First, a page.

England batting coach Graham Gooch admits that avoiding an Ashes whitewash will be "really tough" following another collapse on day two of the fifth Test in Sydney.
Australia lead by 311 runs with six second-innings wickets remaining after the tourists were skittled for 155 at the SCG.
Gooch believes a number of "basic errors" has cost England throughout the series and recognises that getting anything from the fifth Test will be extremely difficult.
"It's going really tough from here on in because this is not the flattest of pitches," he told Sky Sports.
"Having seen the pitch behave over the two days, (Australia's) 326 in the first innings was way above par as a score in my opinion.
"As for us today - there were one or two decent balls and one or two poor decisions in terms of batting. That's the way it's gone all the way through the series, we've not been able to get to grips with their bowling.
"You talk about it, you give players insight and obviously there are meetings, but every man has to look at himself. You've got to apply your game, get out there and put that into operation.
"We've made too many basic errors. Generally good players in Test cricket get out lbw, caught behind and that sort of thing.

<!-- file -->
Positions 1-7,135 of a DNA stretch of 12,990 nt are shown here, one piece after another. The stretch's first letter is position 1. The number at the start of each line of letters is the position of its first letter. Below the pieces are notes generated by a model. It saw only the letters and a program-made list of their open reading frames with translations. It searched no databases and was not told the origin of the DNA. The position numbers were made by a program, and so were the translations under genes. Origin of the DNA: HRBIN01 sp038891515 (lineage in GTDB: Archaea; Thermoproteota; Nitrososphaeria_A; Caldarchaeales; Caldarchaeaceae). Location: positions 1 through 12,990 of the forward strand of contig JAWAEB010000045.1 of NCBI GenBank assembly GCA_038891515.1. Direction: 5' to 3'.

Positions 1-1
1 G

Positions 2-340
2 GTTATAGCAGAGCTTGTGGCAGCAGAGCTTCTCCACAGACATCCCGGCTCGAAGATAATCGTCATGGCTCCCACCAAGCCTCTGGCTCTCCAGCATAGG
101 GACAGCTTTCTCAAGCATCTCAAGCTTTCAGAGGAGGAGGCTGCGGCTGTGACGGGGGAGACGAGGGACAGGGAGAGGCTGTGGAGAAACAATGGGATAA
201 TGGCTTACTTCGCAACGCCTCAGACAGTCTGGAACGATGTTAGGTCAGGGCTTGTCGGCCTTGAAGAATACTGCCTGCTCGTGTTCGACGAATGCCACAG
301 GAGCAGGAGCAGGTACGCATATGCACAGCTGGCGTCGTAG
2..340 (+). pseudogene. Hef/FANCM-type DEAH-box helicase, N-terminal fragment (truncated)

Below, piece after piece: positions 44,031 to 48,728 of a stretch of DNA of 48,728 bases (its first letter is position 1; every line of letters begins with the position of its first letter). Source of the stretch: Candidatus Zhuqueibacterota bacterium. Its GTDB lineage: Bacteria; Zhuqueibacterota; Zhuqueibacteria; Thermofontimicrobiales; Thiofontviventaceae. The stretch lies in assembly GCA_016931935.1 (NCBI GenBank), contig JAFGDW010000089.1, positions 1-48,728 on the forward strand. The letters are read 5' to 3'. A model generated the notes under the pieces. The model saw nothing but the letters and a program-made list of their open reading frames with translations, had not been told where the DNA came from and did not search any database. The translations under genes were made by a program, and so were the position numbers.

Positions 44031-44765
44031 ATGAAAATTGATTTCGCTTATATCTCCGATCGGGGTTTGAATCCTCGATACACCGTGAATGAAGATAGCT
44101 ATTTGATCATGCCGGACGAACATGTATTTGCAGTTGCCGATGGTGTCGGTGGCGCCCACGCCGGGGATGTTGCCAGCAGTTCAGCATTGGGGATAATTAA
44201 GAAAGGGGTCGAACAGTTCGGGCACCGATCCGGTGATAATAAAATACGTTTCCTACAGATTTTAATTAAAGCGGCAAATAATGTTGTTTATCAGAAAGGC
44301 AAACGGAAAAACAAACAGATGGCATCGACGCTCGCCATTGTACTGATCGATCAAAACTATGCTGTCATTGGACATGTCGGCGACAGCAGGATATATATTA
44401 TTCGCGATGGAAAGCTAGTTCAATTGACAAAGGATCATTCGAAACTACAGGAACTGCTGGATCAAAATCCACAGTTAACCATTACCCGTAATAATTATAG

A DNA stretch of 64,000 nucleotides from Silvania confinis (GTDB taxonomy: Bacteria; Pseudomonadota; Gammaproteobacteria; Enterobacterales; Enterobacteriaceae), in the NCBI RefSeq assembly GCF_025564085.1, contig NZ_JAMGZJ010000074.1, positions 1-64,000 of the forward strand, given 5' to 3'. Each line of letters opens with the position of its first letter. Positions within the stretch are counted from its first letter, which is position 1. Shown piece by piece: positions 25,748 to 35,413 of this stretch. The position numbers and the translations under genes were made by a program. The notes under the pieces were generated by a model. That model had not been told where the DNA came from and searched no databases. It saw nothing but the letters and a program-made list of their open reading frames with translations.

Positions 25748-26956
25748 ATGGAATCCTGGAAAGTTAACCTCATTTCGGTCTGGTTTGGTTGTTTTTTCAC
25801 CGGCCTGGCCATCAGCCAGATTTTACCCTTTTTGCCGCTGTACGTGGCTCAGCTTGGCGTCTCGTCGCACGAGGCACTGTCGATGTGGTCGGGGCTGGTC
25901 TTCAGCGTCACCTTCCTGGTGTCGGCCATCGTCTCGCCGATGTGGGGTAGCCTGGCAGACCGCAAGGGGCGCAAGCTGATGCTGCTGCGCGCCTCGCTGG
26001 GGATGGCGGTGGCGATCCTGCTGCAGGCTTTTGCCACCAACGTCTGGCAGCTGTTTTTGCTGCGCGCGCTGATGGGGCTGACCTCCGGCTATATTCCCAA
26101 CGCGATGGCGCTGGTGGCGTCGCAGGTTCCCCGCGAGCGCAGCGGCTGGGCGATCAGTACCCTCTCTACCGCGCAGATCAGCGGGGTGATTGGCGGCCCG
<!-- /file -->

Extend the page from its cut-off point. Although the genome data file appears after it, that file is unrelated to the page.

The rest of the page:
"In the earlier matches we've made far too many mistakes in terms of getting caught in the ring, caught mid-on, caught on the hook - those sort of areas, which has cost us dear."
England's senior batsmen at the top of the order faltered badly on Saturday as England were reduced to 23-5 before Ben Stokes led a mini-recovery with a defiant 47.
Gooch dismissed any suggestions his players have slacked off in their preparation but has been disappointed they have not been able to implement the team strategy.
He added: "You can go through every dismissal, but generally we've not been making the right decisions.
"I can't fault the players for the way they prepare, the way they practise and the way they go about the way they go about their practice. Nothing has changed there really, but we've not been able to implement the plans.
"One of the things that I think has been crucial is that we've not been able to exert any pressure on the Australian bowling attack. If you're up against a good bowling attack, you've got to find a way of putting some pressure back on them."